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Open Access Research

Malaria morbidity in Papua Indonesia, an area with multidrug resistant Plasmodium vivax and Plasmodium falciparum

Muhammad Karyana1, Lenny Burdarm2, Shunmay Yeung3, Enny Kenangalem24, Noah Wariker45, Rilia Maristela5, Ketut Gde Umana5, Ram Vemuri6, Maurits J Okoseray2, Pasi M Penttinen5, Peter Ebsworth5, Paulus Sugiarto7, Nicholas M Anstey8, Emiliana Tjitra1 and Richard N Price89*

Author Affiliations

1 National Institute of Health Research and Development, Ministry of Health, Jakarta, Indonesia

2 District Health Authority, Timika, Papua, Indonesia

3 Mahidol-Oxford Tropical Medicine Research Unit Faculty of Tropical Medicine Mahidol University, Bangkok, Thailand

4 Menzies School of Health Research-National Institute of Health Research and Development Malaria Research Program, Timika, Indonesia

5 Public Health Malaria Control, International SOS, Tembagapura, Papua, Indonesia

6 Charles Darwin University, Darwin, NT, Australia

7 Mitra Masyarakat Hospital, Timika, Indonesia

8 International Health Division, Menzies School of Health Research, Darwin, Australia

9 Centre for Vaccinology & Tropical Medicine, Nuffield Department of Clinical Medicine, Churchill Hospital, Oxford, UK

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Malaria Journal 2008, 7:148  doi:10.1186/1475-2875-7-148

Published: 2 August 2008

Abstract

Background

Multidrug resistance has emerged to both Plasmodium vivax and Plasmodium falciparum and yet the comparative epidemiology of these infections is poorly defined.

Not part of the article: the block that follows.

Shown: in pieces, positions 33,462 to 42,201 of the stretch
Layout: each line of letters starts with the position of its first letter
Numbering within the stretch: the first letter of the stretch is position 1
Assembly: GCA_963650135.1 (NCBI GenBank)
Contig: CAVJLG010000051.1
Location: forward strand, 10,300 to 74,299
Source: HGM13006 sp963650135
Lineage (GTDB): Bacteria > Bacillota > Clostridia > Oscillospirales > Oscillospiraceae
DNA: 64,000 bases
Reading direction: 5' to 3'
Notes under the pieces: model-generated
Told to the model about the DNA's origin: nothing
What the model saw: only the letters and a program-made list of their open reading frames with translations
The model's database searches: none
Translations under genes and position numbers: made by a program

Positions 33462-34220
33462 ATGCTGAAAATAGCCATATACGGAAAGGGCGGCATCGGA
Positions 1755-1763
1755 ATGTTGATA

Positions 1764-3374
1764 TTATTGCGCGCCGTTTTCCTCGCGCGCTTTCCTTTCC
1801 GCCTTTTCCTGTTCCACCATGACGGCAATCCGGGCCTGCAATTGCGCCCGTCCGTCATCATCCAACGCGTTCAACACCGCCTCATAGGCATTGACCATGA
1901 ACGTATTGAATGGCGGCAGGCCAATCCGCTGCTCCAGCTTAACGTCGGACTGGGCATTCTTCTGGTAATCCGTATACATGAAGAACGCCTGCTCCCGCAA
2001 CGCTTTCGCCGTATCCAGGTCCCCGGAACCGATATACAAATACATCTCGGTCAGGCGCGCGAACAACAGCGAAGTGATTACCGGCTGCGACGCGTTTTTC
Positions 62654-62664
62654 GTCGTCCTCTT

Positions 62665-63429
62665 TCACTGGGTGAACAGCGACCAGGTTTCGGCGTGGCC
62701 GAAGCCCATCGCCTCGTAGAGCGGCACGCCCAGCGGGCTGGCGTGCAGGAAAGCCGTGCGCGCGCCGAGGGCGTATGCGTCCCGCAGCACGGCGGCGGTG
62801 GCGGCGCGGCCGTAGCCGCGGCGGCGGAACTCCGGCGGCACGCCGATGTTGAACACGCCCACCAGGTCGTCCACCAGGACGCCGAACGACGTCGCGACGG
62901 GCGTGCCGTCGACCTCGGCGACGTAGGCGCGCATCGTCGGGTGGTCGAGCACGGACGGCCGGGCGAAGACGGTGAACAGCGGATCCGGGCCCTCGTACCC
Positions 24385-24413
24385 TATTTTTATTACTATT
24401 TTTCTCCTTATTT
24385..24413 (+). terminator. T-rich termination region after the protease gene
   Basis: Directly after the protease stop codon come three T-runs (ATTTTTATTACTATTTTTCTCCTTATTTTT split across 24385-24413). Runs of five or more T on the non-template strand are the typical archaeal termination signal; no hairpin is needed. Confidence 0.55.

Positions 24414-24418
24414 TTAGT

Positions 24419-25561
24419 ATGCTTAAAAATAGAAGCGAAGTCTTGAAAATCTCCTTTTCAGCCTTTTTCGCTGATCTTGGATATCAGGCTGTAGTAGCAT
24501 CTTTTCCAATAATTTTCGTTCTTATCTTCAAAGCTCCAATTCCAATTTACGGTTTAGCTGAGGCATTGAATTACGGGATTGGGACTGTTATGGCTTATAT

Methods

All laboratory-confirmed episodes of malaria in Timika, Papua, Indonesia, presenting to community primary care clinics and an inpatient facility were reviewed over a two-year period. In addition information was gathered from a house-to-house survey to quantify the prevalence of malaria and treatment-seeking behaviour of people with fever.

Results

Between January 2004 and December 2005, 99,158 laboratory-confirmed episodes of malaria were reported, of which 58% (57,938) were attributable to P. falciparum and 37% (36,471) to P. vivax. Malaria was most likely to be attributable to pure P. vivax in children under one year of age (55% 2,684/4,889). In the household survey, the prevalence of asexual parasitaemia was 7.5% (290/3,890) for P. falciparum and 6.4% (248/3,890) for P. vivax. The prevalence of P. falciparum infection peaked in young adults aged 15–25 years (9.8% 69/707), compared to P. vivax infection which peaked in children aged 1 to 4 years (9.5% 61/642). Overall 35% (1,813/5,255) of people questioned reported a febrile episode in the preceding month. Of the 60% of people who were estimated to have had malaria, only 39% would have been detected by the surveillance network. The overall incidence of malaria was therefore estimated as 876 per 1,000 per year (Range: 711–906).

Conclusion

In this region of multidrug-resistant P. vivax and P. falciparum, both species are associated with substantial morbidity, but with significant differences in the age-related risk of infection.